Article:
APPT Macau: High stakes in global gaming capital

August 29, 2009

As we head towards the big money in the APPT Macau Main Event, it’s only appropriate to take a quick look at how Macau became the world’s gaming capital – yes, it turns over more money than Las Vegas.

It’s hard to imagine two more diverse cities than Las Vegas and Macau. The gaming mix is also vastly different in the two cities. In Macau, you’ll find the regular casino games like blackjack, roulette, Sic bo, Fan-Tan, keno and slot machines (known as tiger machines). But the most popular game by far is baccarat with VIP high-roller baccarat generating more than 70 per cent of total gaming revenue.


The Grand Lisboa Hotel and Casino, in the heart of downtown Macau

For the first time in 2007, Macau overtook Las Vegas in terms of total gaming revenue: a remarkable statistic for a city that is mostly unknown to all but a small number of westerners. Macau has one other major “brag” over Las Vegas – when the earliest hotels were being cobbled together in the early 1950s, gambling had been legal in Portuguese colony for a century.

Originally, only Chinese games were played in Macau but the city still earned a reputation as the “Monte Carlo of the East”, as gambling contributed a significant portion of the city’s economy.

The first casino concession was awarded in 1937 but the modern-day era of Macau started in 1961 when the government granted Sociedade de Turismo e Diversoes de Macau (STDM) the monopoly rights to all forms of gambling. STDM, which was founded by Mr Stanley Ho, Mr Teddy Yip, Mr Yip Hon and Mr Henry Fok (and is now owned by Mr Stanley Ho and his family), maintained that monopoly until 2002.

STDM’s monopoly bridged the hand back of Macau to China on December 20, 1999, had little impact on the momentum. Currently, six other operators – Sociedade de Jogos de Macau (a subsidiary of STDM), Wynn Resorts (Macau), Las Vegas Sands, Galaxy Casino and Melco/PBL – are present in the Macau market but STDM (which operates the majority of the 30 casinos in Macau).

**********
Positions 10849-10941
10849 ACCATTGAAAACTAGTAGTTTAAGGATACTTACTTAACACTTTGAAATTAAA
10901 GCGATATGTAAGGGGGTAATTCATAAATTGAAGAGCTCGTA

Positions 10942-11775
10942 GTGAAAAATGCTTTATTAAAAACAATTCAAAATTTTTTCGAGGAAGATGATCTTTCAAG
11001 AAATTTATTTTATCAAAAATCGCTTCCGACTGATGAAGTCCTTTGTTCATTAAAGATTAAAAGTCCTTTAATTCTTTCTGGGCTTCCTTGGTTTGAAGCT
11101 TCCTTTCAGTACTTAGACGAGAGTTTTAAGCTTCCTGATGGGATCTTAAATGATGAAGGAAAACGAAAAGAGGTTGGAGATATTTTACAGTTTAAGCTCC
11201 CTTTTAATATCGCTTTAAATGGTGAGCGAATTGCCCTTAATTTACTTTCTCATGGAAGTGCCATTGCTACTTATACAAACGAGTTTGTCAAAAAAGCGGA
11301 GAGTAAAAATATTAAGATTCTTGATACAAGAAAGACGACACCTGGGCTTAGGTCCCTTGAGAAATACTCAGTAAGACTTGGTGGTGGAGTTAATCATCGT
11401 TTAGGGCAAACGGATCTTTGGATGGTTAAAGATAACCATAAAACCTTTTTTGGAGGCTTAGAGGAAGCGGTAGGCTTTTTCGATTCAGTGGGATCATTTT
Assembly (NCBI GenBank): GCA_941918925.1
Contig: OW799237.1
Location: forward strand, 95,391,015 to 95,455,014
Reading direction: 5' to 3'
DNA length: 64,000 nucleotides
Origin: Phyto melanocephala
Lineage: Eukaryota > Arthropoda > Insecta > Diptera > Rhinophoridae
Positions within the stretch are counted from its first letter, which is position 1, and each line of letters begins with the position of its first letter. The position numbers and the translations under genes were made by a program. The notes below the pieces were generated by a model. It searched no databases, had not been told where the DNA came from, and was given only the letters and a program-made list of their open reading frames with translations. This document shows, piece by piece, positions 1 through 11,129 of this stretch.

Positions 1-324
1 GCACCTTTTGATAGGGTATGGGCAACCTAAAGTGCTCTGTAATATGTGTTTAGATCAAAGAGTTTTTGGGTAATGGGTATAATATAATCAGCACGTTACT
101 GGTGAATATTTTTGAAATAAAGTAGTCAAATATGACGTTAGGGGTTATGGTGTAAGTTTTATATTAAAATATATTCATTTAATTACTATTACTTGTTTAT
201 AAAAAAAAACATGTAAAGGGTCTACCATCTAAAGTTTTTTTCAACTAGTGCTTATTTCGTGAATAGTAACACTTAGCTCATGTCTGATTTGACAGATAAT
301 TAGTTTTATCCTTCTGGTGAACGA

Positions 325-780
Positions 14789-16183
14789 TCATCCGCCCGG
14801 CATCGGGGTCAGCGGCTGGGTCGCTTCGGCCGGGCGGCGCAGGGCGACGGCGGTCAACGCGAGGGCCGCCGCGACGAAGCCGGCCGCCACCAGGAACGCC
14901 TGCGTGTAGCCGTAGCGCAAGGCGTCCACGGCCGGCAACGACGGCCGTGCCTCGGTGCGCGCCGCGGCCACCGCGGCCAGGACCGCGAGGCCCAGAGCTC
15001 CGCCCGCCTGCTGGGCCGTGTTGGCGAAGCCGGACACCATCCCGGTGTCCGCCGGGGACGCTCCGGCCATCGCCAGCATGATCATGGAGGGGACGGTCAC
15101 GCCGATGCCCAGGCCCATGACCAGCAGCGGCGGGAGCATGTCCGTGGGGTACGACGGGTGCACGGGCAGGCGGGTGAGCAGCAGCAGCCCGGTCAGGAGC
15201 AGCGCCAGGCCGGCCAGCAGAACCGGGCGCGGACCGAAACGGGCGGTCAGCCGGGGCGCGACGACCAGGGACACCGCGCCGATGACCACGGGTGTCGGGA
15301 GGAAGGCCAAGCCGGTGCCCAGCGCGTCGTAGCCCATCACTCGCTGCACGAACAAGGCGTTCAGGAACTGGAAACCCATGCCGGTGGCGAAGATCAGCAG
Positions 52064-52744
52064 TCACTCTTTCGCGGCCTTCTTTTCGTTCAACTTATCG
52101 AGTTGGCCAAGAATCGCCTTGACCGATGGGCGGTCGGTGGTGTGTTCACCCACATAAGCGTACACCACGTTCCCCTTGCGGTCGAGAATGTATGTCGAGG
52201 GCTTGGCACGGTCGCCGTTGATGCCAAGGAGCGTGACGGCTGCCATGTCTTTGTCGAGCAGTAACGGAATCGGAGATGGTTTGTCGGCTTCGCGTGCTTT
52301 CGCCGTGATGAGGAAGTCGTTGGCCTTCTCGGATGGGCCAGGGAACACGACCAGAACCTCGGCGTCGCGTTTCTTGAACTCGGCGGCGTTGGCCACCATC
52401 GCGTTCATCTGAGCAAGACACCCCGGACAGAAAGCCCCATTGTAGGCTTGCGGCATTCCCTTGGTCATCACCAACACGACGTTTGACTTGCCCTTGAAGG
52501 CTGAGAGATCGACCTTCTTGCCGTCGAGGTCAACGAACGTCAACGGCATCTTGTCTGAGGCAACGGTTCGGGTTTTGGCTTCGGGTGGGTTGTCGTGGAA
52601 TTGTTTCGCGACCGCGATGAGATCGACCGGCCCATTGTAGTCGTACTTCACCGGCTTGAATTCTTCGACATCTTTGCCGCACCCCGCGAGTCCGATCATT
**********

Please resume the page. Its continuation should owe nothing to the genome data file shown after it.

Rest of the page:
Until 2004, the Macau casinos were mostly modest affairs – unlike the massive themed properties of Las Vegas. But the opening of the Sands Macau casino in 2004 ushered in a new era, which has continued with the opening of lavish properties like the Grand Lisboa Hotel and Casino, home of PokerStars Macau.


PokerStars Macau has brought a new element to the gaming fabric of Macau

The tourism and gambling industry in Macau provides more than 100,000 jobs, accounting for more than one-third of Macau’s total employed population; and makes up almost 40 per cent of Macau’s GDP.

So that’s why we are here, and soon, we’ll be joined by the final 42 players from a starting field of 429 for day three of the APPT Macau Main Event. We expect to be playing down to the final table of nine today. The structure available for today’s play is:

Level 16: 3000/6000 (ante 500)
Level 17: 4000/8000 (ante 500)
Level 18: 5000/10,000 (ante 1000)
Level 19: 6000/12,000 (ante 1000)
Level 20: 8000/16,000 (ante 2000)
Level 21: 10,000/20,000 (ante 2000)
Level 22: 12,000/24,000 (ante 3000)
Level 23: 15,000/30,000 (ante 3000)
Level 24: 20,000/40,000 (ante 4000)
Level 25: 25,000/50,000 (ante 5000)
Level 26: 30,000/60,000 (ante 5000)
Level 27: 40,000/80,000 (ante 5000)
Level 28: 50,000/100,000 (ante 10000)
Level 29: 60,000/120,000 (ante 10000)
Level 30: 80,000/160,000 (ante 20000)
Level 31: 100,000/200,000 (ante 20000)

Top 10 chip count (after day 2)

Kyle Cheong (Australia) 577,500
Sunny Bhayana (Canada) PokerStars Qualifier 507,000
Tom Hall (UK) PokerStars Sponsored Player 424,000
Tom Rafferty (Australia) 395,500
David Chiu (USA) 391,000
Wally Sombero (Philippines) 361,000
Daniel Hansson (Sweden) PokerStars Qualifier 324,000
Wing Leung (Andrew) Chung (Hong Kong) 309,000
Josh Ang Pang Leng (Singapore) 301,000
Tony Makasovski (Australia) 278,500

For complete chip count, click here


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